Notes from Windward: #71


Seeds, Branches and Twigs

February 8, 2011


     It is once again twig collecting season. Somehow, it is already February, and the refrigerator is filling up with scion wood I have collected for this year's spring grafting. Since most of the apple grafts last year were successful, this year the focus will be on apricots, plums and pears, though there are a handful of apple rootstocks left that still need to be grafted. I am particularly interested in propagating heritage varieties from the Klickitat region that were brought to the area and favored by early settlers. (If you are reading this, are from the area, and have or know of such a heritage fruit tree, please contact us, I would love to hear from you!)

Bartlett and Bosc pear scion wood

     Since I have been out with the shears collecting scion wood from the fruit trees, I have also started pruning. Most orchards prune in the winter, however if you prune in the summer time, the tree produces less new growth and so over time there is less work to do. At this point here on the plateau, pruning in February is far more pleasant than pruning in July, even if it is a little extra work--there is exceedingly less to do, and on a mild day it is far more comfortable to be outside. Once our trees are large enough, the sheep, which are currently excluded from the this part of the hillside, will likely be let in to graze. So over the past two years, I have been more aggressive at pruning the low branches and encouraging upward growth than would otherwise be necessary if sheep were not going to be part of the picture. This will also reduce the amount of tender buds growing at deer browse level.

     This past summer I collected peach and apricot seeds from heirloom trees, tucked them away in the fridge (yes, at this point we pretty much have a full sized fridge dedicated to stratifying seeds and storing scion wood) and will be planting them soon enough. The hope is that we can grow these into rootstocks that are well adapted to the region. Last summer when biking to my favorite swimming location in the Columbia River Gorge, I noticed an apple tree growing on the talus slopes adjacent to the highway. While it probably did have access to water several feet down, it wasn't even growing in soil--that is the kind of hardiness we want up here on the plateau. I kept my eye on the tree all summer, so that when the fruit was mature, I could collect a few and propagate the seeds. But alas, there were only a few fruits and I wasn't able to get them before they fell and were eaten by some hungry creature. So, I will have to wait till next year for those hardy seeds.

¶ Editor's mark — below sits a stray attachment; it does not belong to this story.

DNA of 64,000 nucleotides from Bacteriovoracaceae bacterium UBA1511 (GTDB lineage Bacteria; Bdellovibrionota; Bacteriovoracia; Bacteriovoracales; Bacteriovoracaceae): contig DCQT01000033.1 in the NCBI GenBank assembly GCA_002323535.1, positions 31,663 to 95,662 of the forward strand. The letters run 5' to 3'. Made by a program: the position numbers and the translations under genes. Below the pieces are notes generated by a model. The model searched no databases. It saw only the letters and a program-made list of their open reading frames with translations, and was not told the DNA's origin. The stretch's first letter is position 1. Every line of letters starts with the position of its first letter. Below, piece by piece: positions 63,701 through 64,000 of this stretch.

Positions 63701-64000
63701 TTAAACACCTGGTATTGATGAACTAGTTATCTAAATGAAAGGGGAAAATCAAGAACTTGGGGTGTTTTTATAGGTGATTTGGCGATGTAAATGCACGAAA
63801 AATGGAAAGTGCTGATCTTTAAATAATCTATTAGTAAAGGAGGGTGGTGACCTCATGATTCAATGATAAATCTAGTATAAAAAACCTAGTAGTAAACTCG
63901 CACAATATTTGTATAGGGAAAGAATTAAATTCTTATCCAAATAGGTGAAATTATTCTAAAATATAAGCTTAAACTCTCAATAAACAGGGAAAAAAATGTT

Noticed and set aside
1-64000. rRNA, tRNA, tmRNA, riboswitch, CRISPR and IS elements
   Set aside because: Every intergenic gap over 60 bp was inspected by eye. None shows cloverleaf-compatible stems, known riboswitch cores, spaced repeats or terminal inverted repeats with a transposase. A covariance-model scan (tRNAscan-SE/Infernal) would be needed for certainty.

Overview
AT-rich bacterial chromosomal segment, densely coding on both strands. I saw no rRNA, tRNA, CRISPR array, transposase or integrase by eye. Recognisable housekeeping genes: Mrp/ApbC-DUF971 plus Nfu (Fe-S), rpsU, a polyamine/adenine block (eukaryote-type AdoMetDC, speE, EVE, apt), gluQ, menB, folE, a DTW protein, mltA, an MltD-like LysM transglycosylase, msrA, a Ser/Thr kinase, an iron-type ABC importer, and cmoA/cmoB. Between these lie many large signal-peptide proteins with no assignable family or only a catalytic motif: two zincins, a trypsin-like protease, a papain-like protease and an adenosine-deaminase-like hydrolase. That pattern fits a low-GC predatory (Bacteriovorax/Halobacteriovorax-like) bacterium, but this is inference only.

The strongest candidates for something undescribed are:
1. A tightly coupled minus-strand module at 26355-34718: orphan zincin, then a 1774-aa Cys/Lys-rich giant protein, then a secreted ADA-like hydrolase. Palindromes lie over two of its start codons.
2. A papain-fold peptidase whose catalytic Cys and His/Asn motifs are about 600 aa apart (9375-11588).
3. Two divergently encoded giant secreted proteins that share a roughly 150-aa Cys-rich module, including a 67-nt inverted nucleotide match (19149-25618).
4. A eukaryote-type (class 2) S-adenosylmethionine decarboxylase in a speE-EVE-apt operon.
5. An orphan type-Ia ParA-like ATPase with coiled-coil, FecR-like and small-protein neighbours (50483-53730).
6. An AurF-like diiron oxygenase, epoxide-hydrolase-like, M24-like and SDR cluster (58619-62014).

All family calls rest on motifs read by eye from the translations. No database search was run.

Last spring, I attempted to graft English Walnut onto Black Walnut rootstock. Walnut is a particularly tricky plant to work with, because it produces an allelopathic compound called juglone that effectively acts as a selective herbicide. So, the few grafts that I tried failed. But, I am reminded of what the person who taught me to graft mentioned "try many, many, many grafts, so that if one takes, you will feel successful." So, I am going to try more this spring and maybe I will have one or two that survive. Black walnut seedlings are too easy to propagate and English walnuts too yummy to eat to give up on this endeavor.

Black Locust and plum saplings

     Another method I have been using to increase our plant inventory is digging up young trees that are part of what used to be well tended home orchards but are now naturalized thickets. Some species sprout from seed or send up suckers more easily than others, so this method only works for a few kinds of trees. Today I gathered some plums, which I will use as rootstock and graft on different varieties. I also dug up several black locust trees which are great source of nectar for honey bees, protein rich fodder for animals, and increase soil nitrogen contents through nitrogen fixation-- a good tree to have around. Last year we had germinated several from seed, but if these saplings survive the transplant they will be several years ahead of the seedlings.

young sprouts shooting up near
a large Black Locust tree

Notes From Windward - Index - Vol. 71